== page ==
- The Washington Times - Tuesday, October 6, 2009

CITIZEN JOURNALISM:

David J. Byrd received the Champion for Minority Business Award last month. Though his government career spans three decades, he says he was surprised by the honor.

“Receiving this award was a surprise to me,” Mr. Byrd said. “It’s a great feeling to be recognized by people outside of the county. I feel it’s important not only for my work, but for the good work that we are doing here to foster opportunities for small minority business.”

Mr. Byrd, 50, is Prince George’s County’s deputy chief administrative officer of governmental operations and environmental services. He and his wife, Jacquelyn, live in Upper Marlboro.

The Maryland Business and Consumer Resource Directory and bmorenews.com recognized Mr. Byrd’s dedication and public service to minority business for the metropolitan area at-large on Sept. 18 at Velleggia’s restaurant in Baltimore.

Mr. Byrd has spent 30 years in executive management positions in local, state and federal government. Before joining the county, he served as chief of staff to former Lt. Governor Michael S. Steele, Maryland Republican.

Before the latter appointment, he oversaw the New Jersey Office of Small Business. While there, he also planned and developed the state’s multicultural travel and tourism initiative. He reorganized the Office of Small Business to serve as an advocate for entrepreneurs and small-business owners.

He was the associate commissioner for external affairs at the Social Security Administration from 1994 to 2001.

County Executive Jack B. Johnson appointed Mr. Byrd as deputy chief administrative officer in April 2006, and since then, Mr. Byrd has played a role in many of the projects developing around the area.

“I am proud to have David spearheading governmental operations and environmental services for my administration,” Mr. Johnson said. “His incredible zeal and energy for managing multiple agencies and projects is truly an asset to the business community of Prince George’s County.”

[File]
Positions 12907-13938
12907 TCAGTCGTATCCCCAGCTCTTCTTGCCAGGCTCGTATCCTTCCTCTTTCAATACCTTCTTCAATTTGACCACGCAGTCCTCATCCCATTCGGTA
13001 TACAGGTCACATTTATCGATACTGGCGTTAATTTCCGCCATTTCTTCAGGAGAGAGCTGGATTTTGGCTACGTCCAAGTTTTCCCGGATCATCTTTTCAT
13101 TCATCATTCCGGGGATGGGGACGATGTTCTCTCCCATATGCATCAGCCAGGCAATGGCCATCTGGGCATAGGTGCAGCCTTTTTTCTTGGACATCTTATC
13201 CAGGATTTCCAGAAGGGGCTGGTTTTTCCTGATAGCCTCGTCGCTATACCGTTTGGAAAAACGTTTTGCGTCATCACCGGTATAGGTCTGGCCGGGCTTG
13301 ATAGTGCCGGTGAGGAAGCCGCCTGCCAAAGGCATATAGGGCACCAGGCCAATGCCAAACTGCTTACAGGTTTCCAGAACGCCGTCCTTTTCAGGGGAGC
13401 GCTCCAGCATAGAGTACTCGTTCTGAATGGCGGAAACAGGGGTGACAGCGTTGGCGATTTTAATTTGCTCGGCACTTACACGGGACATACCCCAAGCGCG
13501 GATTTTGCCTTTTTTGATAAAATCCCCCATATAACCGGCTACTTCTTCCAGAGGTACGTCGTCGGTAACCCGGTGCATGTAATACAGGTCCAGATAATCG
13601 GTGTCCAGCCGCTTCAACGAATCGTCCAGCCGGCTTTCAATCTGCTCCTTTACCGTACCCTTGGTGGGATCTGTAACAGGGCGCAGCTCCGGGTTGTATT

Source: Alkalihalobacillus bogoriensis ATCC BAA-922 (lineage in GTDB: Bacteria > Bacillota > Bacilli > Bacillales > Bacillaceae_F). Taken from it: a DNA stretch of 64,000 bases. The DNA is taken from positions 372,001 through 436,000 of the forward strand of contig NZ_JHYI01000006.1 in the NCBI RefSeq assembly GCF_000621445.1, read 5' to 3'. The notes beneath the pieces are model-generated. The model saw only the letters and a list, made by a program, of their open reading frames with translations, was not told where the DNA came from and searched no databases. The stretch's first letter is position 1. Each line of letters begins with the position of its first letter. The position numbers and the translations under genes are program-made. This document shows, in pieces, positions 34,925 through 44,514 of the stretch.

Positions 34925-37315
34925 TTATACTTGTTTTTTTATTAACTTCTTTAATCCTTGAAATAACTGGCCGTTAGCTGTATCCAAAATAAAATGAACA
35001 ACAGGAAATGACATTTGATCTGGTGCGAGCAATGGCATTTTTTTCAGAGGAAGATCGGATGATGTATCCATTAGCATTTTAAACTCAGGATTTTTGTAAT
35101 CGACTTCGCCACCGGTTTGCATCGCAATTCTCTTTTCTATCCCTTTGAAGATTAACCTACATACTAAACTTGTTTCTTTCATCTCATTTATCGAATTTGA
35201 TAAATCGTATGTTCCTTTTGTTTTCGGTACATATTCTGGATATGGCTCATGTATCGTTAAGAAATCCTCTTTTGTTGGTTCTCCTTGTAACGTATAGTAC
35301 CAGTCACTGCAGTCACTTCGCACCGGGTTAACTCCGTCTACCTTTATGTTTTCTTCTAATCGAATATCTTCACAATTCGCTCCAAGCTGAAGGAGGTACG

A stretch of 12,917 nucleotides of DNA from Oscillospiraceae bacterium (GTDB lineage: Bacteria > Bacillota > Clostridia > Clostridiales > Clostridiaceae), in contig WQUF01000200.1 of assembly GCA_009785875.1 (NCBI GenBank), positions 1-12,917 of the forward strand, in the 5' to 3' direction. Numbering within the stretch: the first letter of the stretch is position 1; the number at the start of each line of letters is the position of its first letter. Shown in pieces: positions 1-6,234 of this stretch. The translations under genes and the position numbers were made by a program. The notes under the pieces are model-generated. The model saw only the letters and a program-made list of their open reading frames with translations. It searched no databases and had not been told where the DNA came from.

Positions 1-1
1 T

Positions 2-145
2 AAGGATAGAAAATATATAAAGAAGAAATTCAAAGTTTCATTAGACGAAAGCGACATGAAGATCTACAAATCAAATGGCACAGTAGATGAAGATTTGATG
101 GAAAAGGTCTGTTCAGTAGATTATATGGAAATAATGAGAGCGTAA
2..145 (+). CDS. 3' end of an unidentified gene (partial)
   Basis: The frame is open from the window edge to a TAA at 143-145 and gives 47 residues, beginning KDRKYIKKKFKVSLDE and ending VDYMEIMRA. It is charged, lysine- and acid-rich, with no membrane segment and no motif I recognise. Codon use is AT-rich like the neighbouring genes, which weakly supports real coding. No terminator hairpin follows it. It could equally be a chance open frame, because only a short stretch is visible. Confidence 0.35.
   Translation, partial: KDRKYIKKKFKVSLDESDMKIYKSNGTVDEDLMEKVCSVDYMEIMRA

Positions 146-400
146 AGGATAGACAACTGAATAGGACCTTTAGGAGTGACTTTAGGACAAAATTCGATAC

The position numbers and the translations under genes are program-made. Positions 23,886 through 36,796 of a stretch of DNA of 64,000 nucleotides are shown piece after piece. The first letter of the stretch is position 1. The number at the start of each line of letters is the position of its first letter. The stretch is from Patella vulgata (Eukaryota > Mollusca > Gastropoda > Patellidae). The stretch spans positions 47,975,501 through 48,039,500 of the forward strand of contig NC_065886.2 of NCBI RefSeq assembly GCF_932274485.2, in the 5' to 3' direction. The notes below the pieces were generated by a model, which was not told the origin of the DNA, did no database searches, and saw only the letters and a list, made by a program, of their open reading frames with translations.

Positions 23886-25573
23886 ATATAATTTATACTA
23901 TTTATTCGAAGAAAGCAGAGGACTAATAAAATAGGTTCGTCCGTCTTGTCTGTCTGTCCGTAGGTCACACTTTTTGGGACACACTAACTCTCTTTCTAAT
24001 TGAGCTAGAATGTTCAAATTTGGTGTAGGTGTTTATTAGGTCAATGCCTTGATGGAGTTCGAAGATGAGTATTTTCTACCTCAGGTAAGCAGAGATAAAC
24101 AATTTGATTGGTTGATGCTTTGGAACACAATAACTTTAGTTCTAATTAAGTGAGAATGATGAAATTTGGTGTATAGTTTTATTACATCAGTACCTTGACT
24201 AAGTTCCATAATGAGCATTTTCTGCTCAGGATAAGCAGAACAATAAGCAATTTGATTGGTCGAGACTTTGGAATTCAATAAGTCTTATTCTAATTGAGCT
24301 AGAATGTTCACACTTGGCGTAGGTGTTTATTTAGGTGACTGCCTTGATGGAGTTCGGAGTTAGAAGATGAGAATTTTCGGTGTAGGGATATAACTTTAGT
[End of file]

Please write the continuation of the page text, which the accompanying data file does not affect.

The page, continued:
Major projects in which Mr. Byrd has been involved include the Woodmore Towne Centre, Konterra Realty and National Harbor.

National Harbor has the ability to create about 13,000 jobs for Prince George’s County, he said, and as the community blossoms, there is an expectation to generate $1 billion in taxes over the next three decades.

“We are really getting a lot of convention business that will be arriving,” Mr. Byrd said of National Harbor. “I am working on a strategy to go after minority convention and meeting business. If we can bring some of those functions to our area, it will be a huge boost that will continue to sustain for years to come.”

The growth of National Harbor is enabling not only the business and community to prosper, but also the residential area.

“National Harbor is a wonderful project,” Mr. Byrd said. “Phase one is complete, and now we are talking about phase two. We will have the National Children’s Museum and Disney arriving as well. We have residents moving into condominiums, so it’s not only a place to visit.”

The Konterra Realty project is a $3 billion joint-venture development with Cleveland-based Forest City Enterprises to be built on more than 1,400 acres in the Baltimore-Washington corridor in an area that will straddle Prince George’s and Montgomery counties. The Konterra Town Center will include 5.3 million square feet of retail and office space, 4,500 residential units and a 600-room hotel. It is scheduled to open in 2012.

A $500 million project, the Woodmore Towne Centre is a 245-acre mixed-use development that will feature 700,000 square feet of retail, 1,100 residential units and two hotels/conference centers. The project will be anchored by Wegmans Food Market, which Mr. Byrd said is expected to bring 700 new jobs to the county.

“We expect Woodmore Town center to be a signature property much like National Harbor,” Mr. Byrd said.

• Odell B. Ruffin is a freelance writer and photographer living in Prince George’s County.

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